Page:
Collective Drive to End Hunger, Malnutrition ‘in Reverse’ since 2015
Following are UN Deputy Secretary-General Amina Mohammed’s remarks at the event “Countdown to 2030: Transforming Our Food Systems to Achieve the SDGs”, in New York on 25 September:
It is a pleasure to welcome you to this event during the high-level week of the United Nations General Assembly.
I welcome this focus on the role of food systems in achieving the Sustainable Development Goals (SDGs). I would like to thank the Governments of Ireland and Norway, the World Economic Forum and the leadership of FAO [Food and Agriculture Organization], IFAD [International Fund for Agricultural Development] and WFP [World Food Programme] for convening this timely event.
While there has been some progress since the adoption of the 2030 Agenda, hunger is on the rise for the third consecutive year. This means that since 2015, our collective drive to end hunger and malnutrition has actually been going in reverse. To meet the SDGs in the next decade, we urgently need to chart a new course and raise our ambition. Transforming food systems is our opportunity to make this a reality.
Food connects people, economies and our natural environment. Sustainable food systems are a web of connections beginning with seeds and soil, through production, to what’s on our plate and how we deal with food waste. It is through making these systems sustainable that we can grow our economies, advance health, and drive prosperity while safeguarding our planet.
But we also know that food systems can have negative consequences on the environment. The recent report of the Intergovernmental Panel on Climate Change highlighted that 25 and 30 per cent of total greenhouse gas emissions are attributable to food systems. In addition, food systems often reinforce existing inequalities. Despite living in an age of unprecedented wealth — where we produce more than enough food for everyone — poverty, hunger and malnutrition remain widespread. Food waste is a further challenge. One third of all food is either lost or wasted.
Three quarters of the world’s 820 million hungry people are in rural areas, many of them women and marginalized populations, and the majority relying on food production and the food economy
for their livelihoods. As a result, addressing poverty and hunger requires that the transformation of food systems is also inclusive. Fortunately, solutions already exist to change unsustainable patterns in a way that enhances economic growth and opportunities for all, while also safeguarding global ecosystems. Some of them were presented at the Climate Action Summit on Monday. For example, 19 companies with combined annual revenues of more than $500 billion launched the “One Planet Business for Biodiversity” initiative.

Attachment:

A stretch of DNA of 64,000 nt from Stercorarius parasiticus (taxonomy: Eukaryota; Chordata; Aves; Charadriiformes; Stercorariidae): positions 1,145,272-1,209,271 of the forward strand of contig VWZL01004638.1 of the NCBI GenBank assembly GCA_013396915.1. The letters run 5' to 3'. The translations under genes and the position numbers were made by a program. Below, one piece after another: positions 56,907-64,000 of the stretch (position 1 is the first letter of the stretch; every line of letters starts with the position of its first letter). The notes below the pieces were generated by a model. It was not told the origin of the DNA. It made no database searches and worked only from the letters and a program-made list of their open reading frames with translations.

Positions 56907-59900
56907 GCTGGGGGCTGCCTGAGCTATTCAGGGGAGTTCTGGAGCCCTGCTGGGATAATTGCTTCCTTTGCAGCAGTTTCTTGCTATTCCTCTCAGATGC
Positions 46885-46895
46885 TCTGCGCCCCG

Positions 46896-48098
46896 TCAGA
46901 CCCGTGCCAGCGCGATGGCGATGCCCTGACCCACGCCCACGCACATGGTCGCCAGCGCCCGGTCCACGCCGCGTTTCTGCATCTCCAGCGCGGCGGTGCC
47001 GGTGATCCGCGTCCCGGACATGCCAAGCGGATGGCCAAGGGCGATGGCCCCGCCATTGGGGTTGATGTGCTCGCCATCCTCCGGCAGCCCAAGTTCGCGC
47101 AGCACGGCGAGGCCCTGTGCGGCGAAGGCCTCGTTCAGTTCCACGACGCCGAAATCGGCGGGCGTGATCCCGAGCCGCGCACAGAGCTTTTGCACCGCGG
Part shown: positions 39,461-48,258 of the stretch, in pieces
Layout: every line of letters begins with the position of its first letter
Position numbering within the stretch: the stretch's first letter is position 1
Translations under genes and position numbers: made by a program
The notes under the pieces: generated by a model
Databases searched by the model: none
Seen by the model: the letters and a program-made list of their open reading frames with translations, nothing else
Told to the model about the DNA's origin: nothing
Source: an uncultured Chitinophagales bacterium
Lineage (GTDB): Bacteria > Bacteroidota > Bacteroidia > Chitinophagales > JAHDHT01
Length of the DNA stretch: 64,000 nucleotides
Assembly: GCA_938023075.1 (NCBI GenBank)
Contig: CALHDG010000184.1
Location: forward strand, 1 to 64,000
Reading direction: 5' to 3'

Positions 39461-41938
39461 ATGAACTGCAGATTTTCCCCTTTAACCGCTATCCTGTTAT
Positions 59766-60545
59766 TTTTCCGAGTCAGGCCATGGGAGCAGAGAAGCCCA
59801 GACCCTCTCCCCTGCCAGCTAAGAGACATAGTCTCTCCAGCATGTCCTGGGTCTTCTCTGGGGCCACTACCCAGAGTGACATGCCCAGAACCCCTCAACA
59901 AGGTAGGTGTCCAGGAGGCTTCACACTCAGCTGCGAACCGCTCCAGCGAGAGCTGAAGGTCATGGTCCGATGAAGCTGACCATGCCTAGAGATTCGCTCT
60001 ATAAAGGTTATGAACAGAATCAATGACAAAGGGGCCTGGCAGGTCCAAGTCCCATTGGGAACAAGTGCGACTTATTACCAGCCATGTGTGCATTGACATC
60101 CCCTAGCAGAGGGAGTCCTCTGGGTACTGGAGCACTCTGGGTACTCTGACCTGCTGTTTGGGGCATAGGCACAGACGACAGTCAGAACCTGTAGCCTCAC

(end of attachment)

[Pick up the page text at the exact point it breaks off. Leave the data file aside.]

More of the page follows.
Globally significant companies such as Danone, Kellogg, Mars and Nestlé spearheaded commitments to shift their business operations towards biodiversity protection and enhancement. These companies will publicly announce concrete commitments and targets in 2020, which will focus on boosting regenerative farming and identifying actions to eliminate deforestation — reversing common, damaging deforestation trends by food companies.
Many solutions are also simple and accessible but have yet to be developed. For example, I believe that we need an app that enables us to scan all of our food products to learn about their origin, how they reached the store and also how best to recycle the packaging they come in. Think about a chocolate bar; imagine if you could scan it and learn how far it travelled to reach you, whether that form of transit was low emission, whether the source of the chocolate was a deforested region and whether its packaging was compostable or reusable. If you knew all of this, you would hold so much more decision-making power in your hands. That is what a circular economy and a sustainable food system look like. We need these innovations. Urgently and at scale. I hope all present here today will take the lead in making bold commitments and designing the solutions that we badly need.
I am pleased that we will have the chance to hear from the Co-Chair of the Global Sustainable Development Report, which identifies food systems as an entry point to accelerate the worldwide transition to a more sustainable trajectory. This Report, along with the Secretary-General’s Progress Report, provide a clear path of actions to transform our societies. My colleagues on this panel share in this commitment and are already developing new partnerships to accelerate this work.
At this General Assembly high-level week, we have highlighted the interconnected issues of health, financing, climate and small islands — all closely linked to food systems. It is here where we must kick-start a new phase of SDG implementation: a Decade of Action, where leaders from all sectors step up efforts to transform our food systems as a smart investment in our future.
It is clear we must move much faster. I look forward to working with you in this vital endeavour.